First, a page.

A limited partner, on the other hand, is not viewed as being in business and is only entitled to tax breaks for investments, e.g. 'discretionary depreciation' (willekeurige afschrijving) and 'investment allowance' (investeringsaftrek).
Each partner is authorised to sign. This means that he may sign contracts or perform certain legal acts on behalf of the CV, such as reporting a change in the Commercial Register. If you want to limit the authority of partners, you can make agreements about this in the partnership contract and the Commercial Register.
A CV can also choose to appoint power of attorney to someone else. This person is then authorised to act on behalf of the company. It can be useful to register this person in the Commercial Register. This way your business partners also know who is allowed to act on behalf of the company.
If you choose to hire personnel, you have to pay payroll taxes and social contributions for your personnel. If you are hiring an employee for the first time, you must register as an employer with the Dutch Tax and Customs Administration. You must also report this to the Netherlands Chamber of Commerce. Read the checklist Employing staff in the Netherlands for more information.
Social security and national insurance contributions
As a managing partner, you pay national insurance contributions. You'll be entitled to an old-age pension (AOW) when you reach retirement age. You'll have to supplement this pension yourself. Start as soon as possible to keep your contributions affordable.
Because you're not an employee, you're not entitled to any of the benefits available to regular employees, such as sickness, unemployment or disability benefit (ziektewet, WW and WIA respectively). It's up to you to take out disability insurance as soon as you start your business. If you are pregnant, you are entitled to maternity allowance of at least 16 weeks. You can apply at The Employee Insurance Agency (Uitvoeringsinstituut Werknemersverzekeringen, UWV).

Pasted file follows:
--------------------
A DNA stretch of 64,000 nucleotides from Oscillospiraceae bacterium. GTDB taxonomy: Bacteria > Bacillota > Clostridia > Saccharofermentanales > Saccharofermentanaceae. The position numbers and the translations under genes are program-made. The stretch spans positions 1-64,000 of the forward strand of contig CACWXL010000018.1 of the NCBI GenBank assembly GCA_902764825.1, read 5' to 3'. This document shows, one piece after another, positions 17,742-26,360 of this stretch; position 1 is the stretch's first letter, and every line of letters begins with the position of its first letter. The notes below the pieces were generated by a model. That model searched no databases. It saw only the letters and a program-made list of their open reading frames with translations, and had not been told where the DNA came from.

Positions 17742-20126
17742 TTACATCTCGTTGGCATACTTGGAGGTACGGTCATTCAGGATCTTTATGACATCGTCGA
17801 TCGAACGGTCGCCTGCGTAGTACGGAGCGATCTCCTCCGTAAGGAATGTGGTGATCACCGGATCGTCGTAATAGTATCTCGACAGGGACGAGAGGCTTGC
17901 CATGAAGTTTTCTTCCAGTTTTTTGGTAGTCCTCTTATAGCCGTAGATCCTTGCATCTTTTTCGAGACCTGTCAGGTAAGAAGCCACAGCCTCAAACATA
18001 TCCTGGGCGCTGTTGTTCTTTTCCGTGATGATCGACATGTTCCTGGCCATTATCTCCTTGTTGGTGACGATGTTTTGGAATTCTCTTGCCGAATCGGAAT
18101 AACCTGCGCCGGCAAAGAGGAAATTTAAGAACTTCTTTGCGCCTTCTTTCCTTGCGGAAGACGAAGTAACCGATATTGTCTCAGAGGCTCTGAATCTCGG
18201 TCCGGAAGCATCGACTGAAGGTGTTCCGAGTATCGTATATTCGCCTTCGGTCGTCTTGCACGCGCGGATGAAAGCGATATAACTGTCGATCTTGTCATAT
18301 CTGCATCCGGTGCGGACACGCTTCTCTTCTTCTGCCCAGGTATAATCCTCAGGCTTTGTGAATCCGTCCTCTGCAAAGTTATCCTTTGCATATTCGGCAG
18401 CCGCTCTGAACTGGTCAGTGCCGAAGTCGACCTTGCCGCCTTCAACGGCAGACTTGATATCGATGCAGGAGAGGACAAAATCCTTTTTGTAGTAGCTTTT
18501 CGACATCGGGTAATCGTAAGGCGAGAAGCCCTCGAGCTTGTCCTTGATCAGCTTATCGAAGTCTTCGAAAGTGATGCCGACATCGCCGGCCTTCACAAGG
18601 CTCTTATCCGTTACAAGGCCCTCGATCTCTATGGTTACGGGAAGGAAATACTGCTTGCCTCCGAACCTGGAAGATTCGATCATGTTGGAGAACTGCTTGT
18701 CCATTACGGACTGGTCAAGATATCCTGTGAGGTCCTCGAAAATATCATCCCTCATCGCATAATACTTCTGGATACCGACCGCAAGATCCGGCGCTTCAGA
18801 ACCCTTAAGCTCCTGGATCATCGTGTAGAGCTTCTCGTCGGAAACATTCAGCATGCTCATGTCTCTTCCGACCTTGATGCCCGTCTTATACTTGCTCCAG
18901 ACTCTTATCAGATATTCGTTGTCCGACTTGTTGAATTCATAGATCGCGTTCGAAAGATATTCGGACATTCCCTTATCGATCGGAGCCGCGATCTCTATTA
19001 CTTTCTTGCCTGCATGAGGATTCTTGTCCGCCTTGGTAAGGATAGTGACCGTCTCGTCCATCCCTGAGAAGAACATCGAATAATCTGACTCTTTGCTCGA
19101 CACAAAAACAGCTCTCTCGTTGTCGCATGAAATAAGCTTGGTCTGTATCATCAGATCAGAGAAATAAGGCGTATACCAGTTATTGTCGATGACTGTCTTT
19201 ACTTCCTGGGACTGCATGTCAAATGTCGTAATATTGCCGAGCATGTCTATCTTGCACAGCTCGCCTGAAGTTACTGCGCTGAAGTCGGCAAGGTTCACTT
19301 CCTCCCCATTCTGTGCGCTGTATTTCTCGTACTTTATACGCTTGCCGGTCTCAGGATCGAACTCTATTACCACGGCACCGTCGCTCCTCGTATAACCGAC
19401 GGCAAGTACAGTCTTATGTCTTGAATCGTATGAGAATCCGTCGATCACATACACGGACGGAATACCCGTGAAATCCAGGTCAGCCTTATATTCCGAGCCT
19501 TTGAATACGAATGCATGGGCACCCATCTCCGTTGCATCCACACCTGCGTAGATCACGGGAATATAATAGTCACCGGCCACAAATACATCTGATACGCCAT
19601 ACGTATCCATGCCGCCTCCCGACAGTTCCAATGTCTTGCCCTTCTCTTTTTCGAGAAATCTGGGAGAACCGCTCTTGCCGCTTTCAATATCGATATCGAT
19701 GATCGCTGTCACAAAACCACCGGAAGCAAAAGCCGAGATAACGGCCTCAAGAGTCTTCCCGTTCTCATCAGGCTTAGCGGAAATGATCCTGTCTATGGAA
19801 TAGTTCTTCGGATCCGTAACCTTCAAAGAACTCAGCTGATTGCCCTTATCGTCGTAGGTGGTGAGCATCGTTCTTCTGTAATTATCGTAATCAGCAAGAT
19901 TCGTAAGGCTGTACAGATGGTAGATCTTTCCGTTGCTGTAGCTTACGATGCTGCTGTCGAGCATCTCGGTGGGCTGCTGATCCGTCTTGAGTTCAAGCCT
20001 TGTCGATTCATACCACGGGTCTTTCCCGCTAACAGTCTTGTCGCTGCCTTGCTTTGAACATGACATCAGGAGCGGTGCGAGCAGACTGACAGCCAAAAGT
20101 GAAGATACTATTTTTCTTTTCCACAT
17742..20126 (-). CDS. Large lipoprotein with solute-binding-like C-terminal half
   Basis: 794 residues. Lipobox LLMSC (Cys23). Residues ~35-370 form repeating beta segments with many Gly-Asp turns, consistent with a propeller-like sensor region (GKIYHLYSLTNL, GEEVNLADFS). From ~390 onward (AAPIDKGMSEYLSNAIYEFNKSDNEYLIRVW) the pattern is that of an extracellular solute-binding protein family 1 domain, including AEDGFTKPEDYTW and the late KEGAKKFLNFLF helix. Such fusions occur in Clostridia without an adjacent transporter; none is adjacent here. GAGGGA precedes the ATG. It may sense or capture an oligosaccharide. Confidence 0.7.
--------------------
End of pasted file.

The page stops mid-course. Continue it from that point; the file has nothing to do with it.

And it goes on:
Health insurance is mandatory and basic cover is sufficient. You'll pay a premium to your health insurance company and a contribution as part of your tax return.
Depending on your type of business, it can be wise to take out additional insurance.
Dissolving and liquidating a limited partnership
The CV ceases to exist if a partner leaves the partnership agreement or dies. However, it is possible to include a survivorship or takeover clause in the partnership contract, so that the remaining partners can continue running the business, e.g. by seeking a new partner or continuing as a sole proprietorship (eenmanszaak).
When dissolving your CV, you'll have to pay any outstanding debts and return each partner's share in the partnership. This is called 'liquidation' or in Dutch vereffening. Any surplus is then distributed to the partners based on their share in the CV's profits. Managing partners will have to deposit additional funds into the partnership if there's not enough cash in the CV to pay any outstanding debts. The limited partner doesn't have to make any additional deposits.
Make sure you report the changes to the Dutch Chamber of Commerce and the Dutch Tax and Customs Administration.
Changing your legal structure
You can change a CV into a different legal structure, such as the commercial partnership (VOF) or sole proprietorship. You must report your changes to the Dutch Chamber of Commerce and the Dutch Tax and Customs Administration. Check Belastingsdienst.nl (in Dutch) to see if you have to pay discontinuation profit (stakingswinst).
You can also change the CV to a BV. One of the differences is that the BV is liable for finances and possible debts. There are several ways to change a CV into a BV. These steps are similar to changing a sole proprietorship into a BV.
Statistics: limited partnerships
Number of limited partnerships.